Badly behaving boardroom? Handling harassment allegations in the C-suite

'Disciplining a high-ranking executive can present different issues'

Badly behaving boardroom? Handling harassment allegations in the C-suite

With leadership teams under increased scrutiny for their actions both in-person and online, executives are being held accountable left, right and centre – with some even losing their jobs for ill-judged posts and risqué messages.

But where does HR factor into the equation? Is it a case of judge, jury and executioner? How should practitioners approach disciplinary matters in the upper echelons of the boardroom?

It begins with being prepared for anything.

“All companies should have appropriate employee handbooks and policies in place that contain comprehensive disciplinary procedures laying out steps that should be taken if a staff member commits an act of misconduct,” says Olivia Cicchini, legal specialist at Peninsula in Toronto.

Typically, these disciplinary steps include both verbal and written warnings, suspension, and termination.”

These documents, in combination with the C-Suite employee’s contract, should provide the employer with important tools and rights, such as reserving the right to suspend the C-suite employee pending an investigation, says Cicchini.

“While employers should apply their disciplinary policy consistency amongst all employees, disciplining a high-ranking executive can present different issues.”

Understanding discretion

The issue when dealing with harassment allegations in the C-suite comes down to understanding and practicing discretion. While HR leaders need to ensure that they conduct a full and thorough investigation, it’s important to handle it with confidentiality.

“When disciplining any employee, including C-suite staff, it’s important to keep the process confidential,” says Cicchini. “If the executive’s misconduct becomes public, by way of litigation or through the media, then depending on the matter and what actions are in process, the company will have to choose from a number of responses.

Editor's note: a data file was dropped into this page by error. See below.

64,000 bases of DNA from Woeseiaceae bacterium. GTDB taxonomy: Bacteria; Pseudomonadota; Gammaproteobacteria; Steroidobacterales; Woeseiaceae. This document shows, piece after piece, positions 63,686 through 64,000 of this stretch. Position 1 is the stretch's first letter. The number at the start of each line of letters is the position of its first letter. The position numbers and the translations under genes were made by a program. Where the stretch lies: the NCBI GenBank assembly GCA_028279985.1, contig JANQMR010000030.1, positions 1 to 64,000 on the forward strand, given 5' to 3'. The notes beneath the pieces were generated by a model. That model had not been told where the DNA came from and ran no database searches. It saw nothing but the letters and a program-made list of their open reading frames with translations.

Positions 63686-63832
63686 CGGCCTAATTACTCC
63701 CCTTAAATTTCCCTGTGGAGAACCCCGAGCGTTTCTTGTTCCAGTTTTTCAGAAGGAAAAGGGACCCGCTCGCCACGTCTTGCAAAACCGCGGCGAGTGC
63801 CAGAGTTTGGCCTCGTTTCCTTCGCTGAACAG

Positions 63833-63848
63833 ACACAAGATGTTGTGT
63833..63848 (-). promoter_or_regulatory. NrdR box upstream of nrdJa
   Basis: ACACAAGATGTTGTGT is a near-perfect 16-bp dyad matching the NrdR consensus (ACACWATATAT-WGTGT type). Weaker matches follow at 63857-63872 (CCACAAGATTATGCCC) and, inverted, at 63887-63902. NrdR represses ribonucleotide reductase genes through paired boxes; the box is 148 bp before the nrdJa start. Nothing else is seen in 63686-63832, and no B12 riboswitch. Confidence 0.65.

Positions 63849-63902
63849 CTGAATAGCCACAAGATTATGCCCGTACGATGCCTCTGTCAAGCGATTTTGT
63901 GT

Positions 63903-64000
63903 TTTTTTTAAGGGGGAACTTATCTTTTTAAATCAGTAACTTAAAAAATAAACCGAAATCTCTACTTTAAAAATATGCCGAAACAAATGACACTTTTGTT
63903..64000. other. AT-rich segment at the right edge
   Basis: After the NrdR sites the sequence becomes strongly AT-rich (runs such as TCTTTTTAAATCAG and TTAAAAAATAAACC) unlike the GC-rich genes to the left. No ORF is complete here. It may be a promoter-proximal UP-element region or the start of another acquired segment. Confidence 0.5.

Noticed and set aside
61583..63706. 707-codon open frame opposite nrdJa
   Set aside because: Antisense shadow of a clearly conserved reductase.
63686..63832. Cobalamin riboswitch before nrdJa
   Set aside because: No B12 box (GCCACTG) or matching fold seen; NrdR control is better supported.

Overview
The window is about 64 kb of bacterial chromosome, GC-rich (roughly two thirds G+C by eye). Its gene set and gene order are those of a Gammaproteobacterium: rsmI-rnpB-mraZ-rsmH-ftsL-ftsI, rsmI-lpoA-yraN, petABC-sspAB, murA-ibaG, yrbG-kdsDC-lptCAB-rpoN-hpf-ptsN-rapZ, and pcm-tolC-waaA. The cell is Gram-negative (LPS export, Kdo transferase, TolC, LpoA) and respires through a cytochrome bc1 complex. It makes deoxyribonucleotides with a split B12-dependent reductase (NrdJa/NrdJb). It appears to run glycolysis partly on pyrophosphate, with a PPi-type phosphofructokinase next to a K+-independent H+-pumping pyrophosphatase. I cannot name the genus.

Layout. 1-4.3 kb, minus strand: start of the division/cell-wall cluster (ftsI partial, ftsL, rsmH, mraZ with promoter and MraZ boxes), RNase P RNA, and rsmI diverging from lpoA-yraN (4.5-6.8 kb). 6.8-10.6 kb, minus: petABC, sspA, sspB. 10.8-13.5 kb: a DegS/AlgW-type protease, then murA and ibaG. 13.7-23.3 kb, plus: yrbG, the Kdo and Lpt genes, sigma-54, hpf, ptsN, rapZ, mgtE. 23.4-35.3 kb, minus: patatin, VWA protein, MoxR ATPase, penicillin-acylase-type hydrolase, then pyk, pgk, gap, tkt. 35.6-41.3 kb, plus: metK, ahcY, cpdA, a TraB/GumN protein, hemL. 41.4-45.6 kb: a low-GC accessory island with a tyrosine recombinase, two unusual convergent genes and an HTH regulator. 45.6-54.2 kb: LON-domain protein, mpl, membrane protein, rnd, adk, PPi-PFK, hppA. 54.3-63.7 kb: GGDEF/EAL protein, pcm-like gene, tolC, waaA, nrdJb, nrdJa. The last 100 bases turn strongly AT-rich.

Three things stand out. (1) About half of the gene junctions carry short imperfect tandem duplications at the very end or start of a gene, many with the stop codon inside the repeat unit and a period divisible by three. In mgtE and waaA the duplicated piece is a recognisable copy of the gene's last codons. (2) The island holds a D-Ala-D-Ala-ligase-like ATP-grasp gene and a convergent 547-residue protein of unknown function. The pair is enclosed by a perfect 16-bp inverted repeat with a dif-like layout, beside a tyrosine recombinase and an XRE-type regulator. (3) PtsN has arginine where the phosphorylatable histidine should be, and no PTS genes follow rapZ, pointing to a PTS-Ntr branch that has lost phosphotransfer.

“These include sending an internal memo to address the misconduct with employees or addressing the issue publicly to help uphold the company’s reputation.”

What steps should HR take in investigations?

Under Ontario’s Occupational Health and Safety Act (OSHA), employers have a duty to investigate any claims of misconduct – this includes workplace violence, harassment, and bullying – regardless of the employee in question’s rank within the organization.

“After receiving the initial complaint, the employer should inform the respondent of the claims against them and have a meeting to discuss disciplinary action,” says Cicchini.

After the meeting, the employer should commence a formal and confidential investigation by interviewing the affected parties and any witnesses.

“During the investigation, the employer may choose to temporarily suspend the respondent until the investigation report is complete. When the investigation has concluded, the employer should compile an investigation report detailing the findings and result of the investigation,” she says.

“After sharing the final report with the complainant and respondent, the employer can take further disciplinary action if needed, up to the point of termination. Depending on the size and resources of the company, the employer may choose to hire a neutral, third-party investigator to promote an unbiased outcome.”

Repercussions of ‘failure to inquire’

One of the lesser-known accommodation obligations under Ontario law is the duty to inquire – and a failure to investigate can lead to serious repercussions for employers.

“While employees have a duty to request workplace accommodation if they require it based on a protected ground under applicable human rights legislation, employers also have a duty to inquire,” says Cicchini.

“If an employee is acting strangely or unlike themselves, the employer has a duty to ask the employee if they require any workplace accommodation, modification, or other support.

“If the employer ought to have reasonably known that something was wrong with an employee but fails to inquire about it, the employee could potentially file a human rights complaint against the employer for failure to accommodate.”

And when it comes to investigating harassment or abuse claims in the C-suite, rank and seniority shouldn’t take precedence.

“When disciplining a C-suite employee, HR leaders should take the same approach as they do for other employees,” warns Cicchini.

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